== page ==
Workers pounding a-gar gravel.
There are about 50 Tibetan workers holding stone tampers and singing song after song while working. They have worked for 18 days from 8:00 in the morning until 6:00 in the evening, all to make the stone-like a-gar gravel into flat earth.
Recently, the traditional Tibetan construction method “pounding a-gar” was used during the building of the Tibet Garden at the 2019 Beijing International Horticultural Exposition to be open on April 29.
“Pounding a-gar” is usually called “traditional Tibetan dance on construction site”, and it is a way of building the roof or floor of a Tibetan house, in which a kind of local soil called a-gar is mixed with gravel, water, honey, and butter. After mixing the materials together, it is spread on the ground or roof, then repeatedly beaten by workers using the stone tamper until it is firm and smooth and won’t leak.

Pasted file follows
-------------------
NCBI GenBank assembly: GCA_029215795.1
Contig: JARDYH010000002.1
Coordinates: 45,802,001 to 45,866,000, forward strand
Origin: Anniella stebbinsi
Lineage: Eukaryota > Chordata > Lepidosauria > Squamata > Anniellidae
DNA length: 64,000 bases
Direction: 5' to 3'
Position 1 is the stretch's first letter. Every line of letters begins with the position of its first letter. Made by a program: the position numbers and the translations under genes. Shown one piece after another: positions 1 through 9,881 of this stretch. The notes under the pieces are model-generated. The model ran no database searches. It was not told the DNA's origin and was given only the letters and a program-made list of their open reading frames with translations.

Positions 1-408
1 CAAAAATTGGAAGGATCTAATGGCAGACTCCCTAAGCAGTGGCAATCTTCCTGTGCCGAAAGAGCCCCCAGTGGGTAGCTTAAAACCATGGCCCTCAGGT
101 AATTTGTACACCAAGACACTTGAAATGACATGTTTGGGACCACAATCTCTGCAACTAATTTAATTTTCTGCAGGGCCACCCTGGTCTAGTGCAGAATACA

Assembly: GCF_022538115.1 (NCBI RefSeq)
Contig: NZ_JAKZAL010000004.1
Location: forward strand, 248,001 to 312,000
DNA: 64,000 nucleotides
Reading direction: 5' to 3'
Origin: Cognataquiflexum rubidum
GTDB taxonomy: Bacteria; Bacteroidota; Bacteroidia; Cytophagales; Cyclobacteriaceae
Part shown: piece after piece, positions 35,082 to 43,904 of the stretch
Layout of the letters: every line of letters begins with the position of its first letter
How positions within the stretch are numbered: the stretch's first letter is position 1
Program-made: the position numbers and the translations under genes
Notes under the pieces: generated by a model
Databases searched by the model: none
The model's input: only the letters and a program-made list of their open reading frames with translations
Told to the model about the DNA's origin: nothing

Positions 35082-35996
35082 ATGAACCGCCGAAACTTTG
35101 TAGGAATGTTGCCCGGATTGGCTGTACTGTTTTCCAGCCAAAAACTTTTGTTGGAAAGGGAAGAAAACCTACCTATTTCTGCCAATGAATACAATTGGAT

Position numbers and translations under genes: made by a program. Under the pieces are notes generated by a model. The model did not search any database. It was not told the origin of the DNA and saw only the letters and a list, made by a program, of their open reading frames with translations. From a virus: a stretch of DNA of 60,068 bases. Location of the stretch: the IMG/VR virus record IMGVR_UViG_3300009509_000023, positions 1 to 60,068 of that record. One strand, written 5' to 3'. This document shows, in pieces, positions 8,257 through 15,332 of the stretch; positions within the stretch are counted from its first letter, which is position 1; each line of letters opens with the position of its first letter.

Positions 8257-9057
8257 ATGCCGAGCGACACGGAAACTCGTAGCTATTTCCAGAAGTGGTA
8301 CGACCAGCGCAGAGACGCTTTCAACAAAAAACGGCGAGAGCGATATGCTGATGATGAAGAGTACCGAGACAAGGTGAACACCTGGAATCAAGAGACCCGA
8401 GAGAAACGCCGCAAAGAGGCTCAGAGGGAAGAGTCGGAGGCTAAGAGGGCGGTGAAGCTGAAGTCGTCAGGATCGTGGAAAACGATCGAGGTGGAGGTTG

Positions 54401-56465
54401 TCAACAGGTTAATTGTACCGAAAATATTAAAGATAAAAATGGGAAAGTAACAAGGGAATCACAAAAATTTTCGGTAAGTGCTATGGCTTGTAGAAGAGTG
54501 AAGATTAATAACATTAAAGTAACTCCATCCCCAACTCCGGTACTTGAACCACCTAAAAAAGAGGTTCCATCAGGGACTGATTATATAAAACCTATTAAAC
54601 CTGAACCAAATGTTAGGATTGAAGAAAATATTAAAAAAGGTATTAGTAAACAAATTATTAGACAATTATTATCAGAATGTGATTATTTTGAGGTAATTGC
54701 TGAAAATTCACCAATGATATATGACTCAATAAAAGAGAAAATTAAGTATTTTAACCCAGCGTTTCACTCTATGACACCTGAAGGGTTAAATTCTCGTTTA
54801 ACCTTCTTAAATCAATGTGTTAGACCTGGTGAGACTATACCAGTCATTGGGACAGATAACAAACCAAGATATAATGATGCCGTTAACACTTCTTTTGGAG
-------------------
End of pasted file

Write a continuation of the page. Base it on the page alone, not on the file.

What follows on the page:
One architect said that the tool used in “pounding a-gar” is a fairly hard sesame stone. This kind of stone is very practical and popular in Tibetan-inhabited areas. “Pounding a-gar” is just the first step in constructing a floor or roof. There are also several key steps such as wiping it with a cloth, soaking it with bark water, covering it with a special liquid, and wiping it with a red cloth. At the end, the ground or roof is slightly red, its texture and color consistent with temples and palaces in Tibetan areas.
While constructing the Tibet Garden, many architectural materials are from Tibet, including wood, stone, and unique building materials like pema grass, which is only used in palaces and temples in Tibetan-inhabited areas.
In addition to these Tibetan construction materials, mural pigments used are also from Tibet. Seven mural artists who have worked on murals in Tibetan monasteries and ancient buildings are invited to work for the Tibet Garden of 2019 Beijing International Horticultural Exposition.
"I want to live another 60 years!" Norjo says with a smile.